Secondary Outcome Measures:
  • Hospital-acquired venous thromboembolism [ Time Frame: Participants will be followed for 30 days, from the date of hospital admission ]

    VTE is defined as the presence of DVT or PE objectively confirmed by at least one of compression ultrasonography, venography, ventilation-perfusion lung scanning, CT pulmonary angiography, or a conventional pulmonary arteriogram.

    'Hospital-acquired' VTE is that which is not clinically evident or suspected at the time of admission, but is diagnosed during or up to 30 days after hospital admission.

  • Major bleeding [ Time Frame: Participants will be followed for 30 days, from the date of hospital admission ]
    Major bleeding is defined using the International Society of Haemostasis and Thrombosis criteria.

Enrollment: 600
Study Start Date: April 2011
Study Completion Date: June 2012
Primary Completion Date: June 2012 (Final data collection date for primary outcome measure)
Arms Assigned Interventions
Experimental: Hamilton General Hospital Behavioral: Electronic Order Entry System + CDSS
Physicians at this hospital will use an Electronic Order Entry System plus a computerized decision support system (CDSS) to support VTE prophylaxis decisions.
Active Comparator: Juravinski Hospital Behavioral: Electronic Order Entry System Only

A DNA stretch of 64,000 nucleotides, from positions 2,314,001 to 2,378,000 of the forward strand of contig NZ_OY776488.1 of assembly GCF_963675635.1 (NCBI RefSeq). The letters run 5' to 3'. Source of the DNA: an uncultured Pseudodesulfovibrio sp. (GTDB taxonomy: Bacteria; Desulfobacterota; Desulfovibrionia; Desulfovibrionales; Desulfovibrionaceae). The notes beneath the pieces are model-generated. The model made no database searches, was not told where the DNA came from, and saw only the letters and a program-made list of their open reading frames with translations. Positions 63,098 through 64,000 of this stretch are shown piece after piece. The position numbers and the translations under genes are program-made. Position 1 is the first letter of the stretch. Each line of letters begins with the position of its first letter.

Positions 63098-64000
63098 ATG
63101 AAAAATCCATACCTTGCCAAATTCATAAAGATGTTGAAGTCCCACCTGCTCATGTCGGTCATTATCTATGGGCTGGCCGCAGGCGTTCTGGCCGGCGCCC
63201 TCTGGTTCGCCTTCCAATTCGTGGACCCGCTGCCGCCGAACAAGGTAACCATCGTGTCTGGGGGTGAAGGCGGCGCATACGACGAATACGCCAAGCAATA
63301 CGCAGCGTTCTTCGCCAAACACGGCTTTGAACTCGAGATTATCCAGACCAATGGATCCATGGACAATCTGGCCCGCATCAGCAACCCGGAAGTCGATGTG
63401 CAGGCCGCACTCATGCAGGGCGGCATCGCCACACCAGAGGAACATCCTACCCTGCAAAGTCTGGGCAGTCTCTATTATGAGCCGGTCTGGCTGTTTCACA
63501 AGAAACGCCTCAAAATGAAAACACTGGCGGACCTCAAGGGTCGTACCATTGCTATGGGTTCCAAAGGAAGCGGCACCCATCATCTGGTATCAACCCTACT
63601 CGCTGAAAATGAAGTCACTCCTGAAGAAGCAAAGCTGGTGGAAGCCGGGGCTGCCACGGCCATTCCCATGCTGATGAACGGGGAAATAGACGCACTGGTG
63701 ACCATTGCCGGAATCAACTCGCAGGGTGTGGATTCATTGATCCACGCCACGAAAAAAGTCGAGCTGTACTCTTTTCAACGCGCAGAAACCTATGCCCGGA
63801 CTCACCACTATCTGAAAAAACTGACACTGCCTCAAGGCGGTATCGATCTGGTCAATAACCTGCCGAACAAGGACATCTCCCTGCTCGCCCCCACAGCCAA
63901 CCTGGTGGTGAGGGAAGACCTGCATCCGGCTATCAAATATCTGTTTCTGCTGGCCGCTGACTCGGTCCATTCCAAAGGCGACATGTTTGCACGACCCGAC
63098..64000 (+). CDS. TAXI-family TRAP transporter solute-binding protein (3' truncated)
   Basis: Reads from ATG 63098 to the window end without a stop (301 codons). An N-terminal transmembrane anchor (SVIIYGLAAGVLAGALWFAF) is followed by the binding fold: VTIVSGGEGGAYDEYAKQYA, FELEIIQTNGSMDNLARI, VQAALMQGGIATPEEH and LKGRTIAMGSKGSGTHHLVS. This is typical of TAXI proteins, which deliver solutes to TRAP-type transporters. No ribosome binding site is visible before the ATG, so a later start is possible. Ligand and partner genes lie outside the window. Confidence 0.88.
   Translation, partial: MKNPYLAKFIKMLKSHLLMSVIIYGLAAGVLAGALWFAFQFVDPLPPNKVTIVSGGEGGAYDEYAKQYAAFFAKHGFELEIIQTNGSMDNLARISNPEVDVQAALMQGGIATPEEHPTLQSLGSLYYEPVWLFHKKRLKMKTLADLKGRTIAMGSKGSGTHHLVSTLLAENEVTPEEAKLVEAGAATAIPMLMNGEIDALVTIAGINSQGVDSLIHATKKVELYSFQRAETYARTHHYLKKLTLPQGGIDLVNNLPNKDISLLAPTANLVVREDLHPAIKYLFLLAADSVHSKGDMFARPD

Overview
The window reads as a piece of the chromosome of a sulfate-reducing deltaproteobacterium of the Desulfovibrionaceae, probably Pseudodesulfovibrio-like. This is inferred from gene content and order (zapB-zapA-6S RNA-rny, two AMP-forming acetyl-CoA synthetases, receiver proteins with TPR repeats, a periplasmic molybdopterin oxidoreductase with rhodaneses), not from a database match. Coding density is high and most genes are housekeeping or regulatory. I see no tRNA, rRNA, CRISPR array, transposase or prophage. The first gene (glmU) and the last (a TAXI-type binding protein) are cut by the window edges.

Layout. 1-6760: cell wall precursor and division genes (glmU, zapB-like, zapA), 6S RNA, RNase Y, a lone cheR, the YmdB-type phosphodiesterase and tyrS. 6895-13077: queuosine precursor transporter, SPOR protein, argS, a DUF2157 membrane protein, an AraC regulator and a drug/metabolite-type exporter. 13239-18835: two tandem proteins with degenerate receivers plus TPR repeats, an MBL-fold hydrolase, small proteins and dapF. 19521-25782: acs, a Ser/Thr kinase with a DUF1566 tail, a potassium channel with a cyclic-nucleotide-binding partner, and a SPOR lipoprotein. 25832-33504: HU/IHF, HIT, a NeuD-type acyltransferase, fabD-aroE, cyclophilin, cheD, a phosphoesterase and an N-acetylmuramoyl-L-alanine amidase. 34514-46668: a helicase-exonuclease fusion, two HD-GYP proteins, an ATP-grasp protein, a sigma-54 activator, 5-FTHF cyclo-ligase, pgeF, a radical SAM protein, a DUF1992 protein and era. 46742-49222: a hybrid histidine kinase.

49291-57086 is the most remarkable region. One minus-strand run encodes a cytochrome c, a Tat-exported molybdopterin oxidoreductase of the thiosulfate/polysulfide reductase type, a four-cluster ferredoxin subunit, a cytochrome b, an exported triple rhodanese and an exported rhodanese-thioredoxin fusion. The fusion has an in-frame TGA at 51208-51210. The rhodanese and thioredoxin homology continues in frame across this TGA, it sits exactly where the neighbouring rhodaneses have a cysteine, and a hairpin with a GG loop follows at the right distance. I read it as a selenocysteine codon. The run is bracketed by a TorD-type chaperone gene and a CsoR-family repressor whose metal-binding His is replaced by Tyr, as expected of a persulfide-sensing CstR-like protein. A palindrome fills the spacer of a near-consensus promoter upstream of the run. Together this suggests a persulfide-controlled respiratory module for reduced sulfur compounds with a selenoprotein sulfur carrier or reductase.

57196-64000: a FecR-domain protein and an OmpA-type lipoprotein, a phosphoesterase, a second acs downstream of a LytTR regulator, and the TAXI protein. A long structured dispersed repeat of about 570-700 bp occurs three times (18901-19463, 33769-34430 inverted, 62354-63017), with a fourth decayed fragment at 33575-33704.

Physicians at this hospital will use an Electronic Order Entry System
St. Joseph's Hospital Other: Usual Care
Physicians at this hospital will practice usual care (no Electronic Order Entry System and no CDSS for VTE prophylaxis decisions)


Ages Eligible for Study:   18 Years and older   (Adult, Senior)
Sexes Eligible for Study:   All
Accepts Healthy Volunteers:   No

Inclusion Criteria:

  • Adult patients at least 18 years of age
  • Hospitalization on a general internal medicine ward

Exclusion Criteria:

  • Receiving therapeutic anticoagulation at time of hospitalization
  Contacts and Locations
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Please refer to this study by its identifier: NCT01401725

Canada, Ontario
Hamilton General Hospital
Hamilton, Ontario, Canada, L8L 2X2
St. Joseph's Healthcare Hamilton
Hamilton, Ontario, Canada, L8N 4A6
Juravinski Hospital
Hamilton, Ontario, Canada, L8V 1C3
Sponsors and Collaborators
McMaster University
Hamilton Health Sciences Corporation
Principal Investigator: Menaka Pai, MD, FRCPC McMaster University, Hamilton Health Sciences, Corporation - Hamilton General Hospital
Principal Investigator: James D Douketis, MD, FRCPC McMaster University
  More Information

Responsible Party: Menaka Pai, Assistant Professor, McMaster University Identifier: NCT01401725     History of Changes
Other Study ID Numbers: HHS150411
Study First Received: July 19, 2011
Last Updated: October 14, 2015

Keywords provided by McMaster University:
venous thromboembolism
hospitalized medical patients
electronic order sets
decision support
knowledge translation
patient safety

Additional relevant MeSH terms:
Venous Thromboembolism
Embolism and Thrombosis
Vascular Diseases
Cardiovascular Diseases processed this record on April 28, 2017